Places to Be and Places to See in N.E.

The Old Port


Marissa Heffernan, Managing Editor

Our icy shell has started the process of dripping, melting, and sloughing away. Thanks to the short spurts of warmer weather, I can almost see over the snowbanks when I back out of my driveway, and the sidewalks are reappearing under heaps of snow that were just too much to bother moving. With spring peeking shyly around the doorjamb, it’s time to branch out into my favorite area of Portland: the Old Port.

Described on the city of Portland’s webpage as a “historic seacoast town with a working waterfront,” the Old Port might sound like a strip of decaying ‘historic’ buildings or just a smelly dock, but it’s not that at all. The historic part lies in the stoic brick buildings that line the main street and in the cobblestone streets themselves, winding along the waterfront with the air of leisurely exploration. It’s a setting where you can almost see tired sailors trekking up the hills, salt-drenched and wobbly on legs used to months at sea. As the docks bustle in the summertime, and the scent of each day’s catch permeates the air, it’s easy to be transported back in time. The keening gulls and rhythmic lap of waves is the only relaxant you really need after a day at work or a winter of tension.

However, there’s more to be found here than ingredients for an active imagination. The Old Port is bursting with absolutely phenomenal restaurants, large and small. Food of every type is available; Mexican, Italian, Thai, Indian, vegan, vegetarian. The Old Port offers shopping as well, with quiet shops tucked away on steep, connecting stone streets as well as lively places on the main road. Beyond shopping, the area also boasts a place called The Telling Room. Located up a flight or two of warm wood stairs, The Telling Room is a place for teenagers to go and write, either as part of an offered group or on their own, depending on the day. They offer a huge range of free programs, and if you’re looking for inspiration or instruction, that’s the place to go.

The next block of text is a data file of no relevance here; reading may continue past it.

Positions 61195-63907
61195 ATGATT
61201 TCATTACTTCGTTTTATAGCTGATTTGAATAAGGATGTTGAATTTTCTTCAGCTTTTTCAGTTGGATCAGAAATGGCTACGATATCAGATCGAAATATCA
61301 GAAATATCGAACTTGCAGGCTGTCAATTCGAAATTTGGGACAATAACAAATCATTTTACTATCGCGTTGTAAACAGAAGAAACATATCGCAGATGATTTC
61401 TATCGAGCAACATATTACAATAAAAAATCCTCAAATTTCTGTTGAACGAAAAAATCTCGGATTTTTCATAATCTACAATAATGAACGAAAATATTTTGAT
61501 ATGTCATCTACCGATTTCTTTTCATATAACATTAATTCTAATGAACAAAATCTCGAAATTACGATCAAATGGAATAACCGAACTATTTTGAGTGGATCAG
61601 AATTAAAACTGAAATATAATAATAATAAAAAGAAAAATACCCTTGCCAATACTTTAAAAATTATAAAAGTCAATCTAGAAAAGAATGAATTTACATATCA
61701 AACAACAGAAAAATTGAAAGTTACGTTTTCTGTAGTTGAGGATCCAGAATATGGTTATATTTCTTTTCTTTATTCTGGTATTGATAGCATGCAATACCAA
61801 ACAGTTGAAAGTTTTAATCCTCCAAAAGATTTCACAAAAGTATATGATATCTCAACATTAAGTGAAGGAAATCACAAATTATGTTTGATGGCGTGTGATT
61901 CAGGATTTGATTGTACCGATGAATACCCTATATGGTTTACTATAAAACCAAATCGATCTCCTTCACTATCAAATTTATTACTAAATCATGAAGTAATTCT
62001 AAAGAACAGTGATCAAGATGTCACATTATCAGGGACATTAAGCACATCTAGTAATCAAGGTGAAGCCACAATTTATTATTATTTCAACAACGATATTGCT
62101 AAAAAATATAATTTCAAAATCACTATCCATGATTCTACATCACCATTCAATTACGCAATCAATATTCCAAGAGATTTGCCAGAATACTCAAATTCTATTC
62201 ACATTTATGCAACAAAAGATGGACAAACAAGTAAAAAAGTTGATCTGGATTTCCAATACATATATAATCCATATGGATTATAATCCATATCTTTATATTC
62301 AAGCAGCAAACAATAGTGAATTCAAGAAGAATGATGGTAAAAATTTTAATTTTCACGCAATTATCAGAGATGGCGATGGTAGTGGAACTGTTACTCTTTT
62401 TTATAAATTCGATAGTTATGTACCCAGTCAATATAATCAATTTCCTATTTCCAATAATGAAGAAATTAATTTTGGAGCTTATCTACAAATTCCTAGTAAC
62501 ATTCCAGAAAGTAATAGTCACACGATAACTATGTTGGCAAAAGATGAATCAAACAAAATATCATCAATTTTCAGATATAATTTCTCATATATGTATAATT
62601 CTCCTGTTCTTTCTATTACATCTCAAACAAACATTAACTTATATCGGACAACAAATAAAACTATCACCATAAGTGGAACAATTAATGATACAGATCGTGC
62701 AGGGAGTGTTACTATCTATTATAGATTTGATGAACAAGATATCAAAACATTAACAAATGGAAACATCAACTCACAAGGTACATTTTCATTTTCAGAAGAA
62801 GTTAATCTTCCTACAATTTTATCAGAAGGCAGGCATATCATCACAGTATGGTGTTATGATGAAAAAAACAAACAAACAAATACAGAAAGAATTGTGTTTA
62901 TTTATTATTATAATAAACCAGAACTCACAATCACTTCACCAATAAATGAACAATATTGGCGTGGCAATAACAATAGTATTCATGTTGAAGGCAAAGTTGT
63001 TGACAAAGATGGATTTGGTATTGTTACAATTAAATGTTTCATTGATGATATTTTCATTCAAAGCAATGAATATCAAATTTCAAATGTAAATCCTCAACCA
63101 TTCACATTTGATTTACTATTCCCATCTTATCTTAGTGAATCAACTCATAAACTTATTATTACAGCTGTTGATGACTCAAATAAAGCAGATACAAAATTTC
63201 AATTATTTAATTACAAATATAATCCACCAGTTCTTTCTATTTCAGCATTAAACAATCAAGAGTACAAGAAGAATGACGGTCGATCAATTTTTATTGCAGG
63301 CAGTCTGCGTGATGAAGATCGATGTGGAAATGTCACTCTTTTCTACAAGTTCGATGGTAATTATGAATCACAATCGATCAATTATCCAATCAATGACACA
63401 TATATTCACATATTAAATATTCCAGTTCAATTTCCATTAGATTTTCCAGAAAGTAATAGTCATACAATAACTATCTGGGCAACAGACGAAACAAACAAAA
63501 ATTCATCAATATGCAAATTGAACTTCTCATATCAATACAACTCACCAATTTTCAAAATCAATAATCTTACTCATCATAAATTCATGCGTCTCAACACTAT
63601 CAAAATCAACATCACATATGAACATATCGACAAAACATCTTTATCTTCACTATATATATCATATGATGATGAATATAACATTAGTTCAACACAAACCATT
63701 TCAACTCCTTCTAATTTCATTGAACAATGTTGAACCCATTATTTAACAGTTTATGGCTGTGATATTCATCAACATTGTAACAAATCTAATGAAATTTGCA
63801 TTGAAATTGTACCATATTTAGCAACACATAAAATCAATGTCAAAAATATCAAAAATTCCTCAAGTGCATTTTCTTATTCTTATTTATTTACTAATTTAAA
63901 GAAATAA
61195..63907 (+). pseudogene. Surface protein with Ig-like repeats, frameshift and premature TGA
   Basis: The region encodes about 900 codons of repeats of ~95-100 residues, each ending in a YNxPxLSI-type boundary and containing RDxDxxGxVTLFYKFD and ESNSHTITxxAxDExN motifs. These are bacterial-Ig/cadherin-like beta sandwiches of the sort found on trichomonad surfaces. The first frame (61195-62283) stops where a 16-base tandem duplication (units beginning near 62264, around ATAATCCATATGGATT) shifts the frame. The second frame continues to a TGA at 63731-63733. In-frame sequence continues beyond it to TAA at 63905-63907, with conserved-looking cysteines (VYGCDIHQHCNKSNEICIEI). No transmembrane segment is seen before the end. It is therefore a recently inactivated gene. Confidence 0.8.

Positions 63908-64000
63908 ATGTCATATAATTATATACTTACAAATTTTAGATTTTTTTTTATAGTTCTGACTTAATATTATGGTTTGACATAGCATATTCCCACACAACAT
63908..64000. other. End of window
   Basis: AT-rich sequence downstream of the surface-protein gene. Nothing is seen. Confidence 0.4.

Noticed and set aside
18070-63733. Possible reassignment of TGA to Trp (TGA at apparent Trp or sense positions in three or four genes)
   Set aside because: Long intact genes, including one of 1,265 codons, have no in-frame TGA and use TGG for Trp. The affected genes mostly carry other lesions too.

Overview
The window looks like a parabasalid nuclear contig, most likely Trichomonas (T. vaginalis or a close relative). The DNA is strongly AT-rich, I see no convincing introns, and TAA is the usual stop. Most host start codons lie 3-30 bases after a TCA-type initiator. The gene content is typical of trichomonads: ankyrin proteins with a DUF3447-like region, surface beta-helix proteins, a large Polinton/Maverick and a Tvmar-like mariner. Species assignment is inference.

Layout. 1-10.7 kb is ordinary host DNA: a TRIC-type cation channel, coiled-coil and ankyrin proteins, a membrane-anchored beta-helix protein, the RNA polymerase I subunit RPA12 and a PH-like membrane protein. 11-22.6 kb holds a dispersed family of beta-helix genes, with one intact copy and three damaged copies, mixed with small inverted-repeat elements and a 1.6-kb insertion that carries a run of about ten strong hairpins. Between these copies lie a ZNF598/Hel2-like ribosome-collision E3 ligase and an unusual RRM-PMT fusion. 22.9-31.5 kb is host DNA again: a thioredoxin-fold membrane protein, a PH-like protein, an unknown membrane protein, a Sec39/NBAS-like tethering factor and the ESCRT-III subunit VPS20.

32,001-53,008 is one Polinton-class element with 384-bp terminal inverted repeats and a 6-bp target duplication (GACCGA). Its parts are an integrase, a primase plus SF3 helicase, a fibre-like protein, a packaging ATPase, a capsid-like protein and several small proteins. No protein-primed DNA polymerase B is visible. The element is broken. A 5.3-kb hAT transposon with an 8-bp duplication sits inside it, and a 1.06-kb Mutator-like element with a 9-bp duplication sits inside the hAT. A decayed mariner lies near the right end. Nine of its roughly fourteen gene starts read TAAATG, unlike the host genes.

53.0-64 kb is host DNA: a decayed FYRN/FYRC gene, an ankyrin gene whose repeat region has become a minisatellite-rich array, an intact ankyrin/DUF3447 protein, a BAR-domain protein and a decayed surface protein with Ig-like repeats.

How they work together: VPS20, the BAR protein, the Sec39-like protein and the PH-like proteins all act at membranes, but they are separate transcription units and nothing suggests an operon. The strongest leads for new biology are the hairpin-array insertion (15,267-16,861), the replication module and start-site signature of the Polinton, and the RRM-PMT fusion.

If those things weren’t enough, there’s also the Old Port festival. Every year on the second Sunday of June, the Old Port gets overrun by vendors of every kind; huge amounts of people; a wide range of activities; and of course, music. While I’ve never made it to this event, it’s definitely something that I’ve wanted to attend for a few years now. What could be better than great music, great atmosphere, and great people? It’s certainly the right way to get summer started.

The Old Port offers a great afternoon or a promising night. Even in the winter, or the beginning of spring, there’s life to be found underneath the layers of snow. Cafés, warm shops, and breaktaking views are never hard to find. This area is both the historic and modern heart of Maine, and as you wander the streets, feet feeling the curve of the stones, you’ll be able to feel the pulse that never goes out.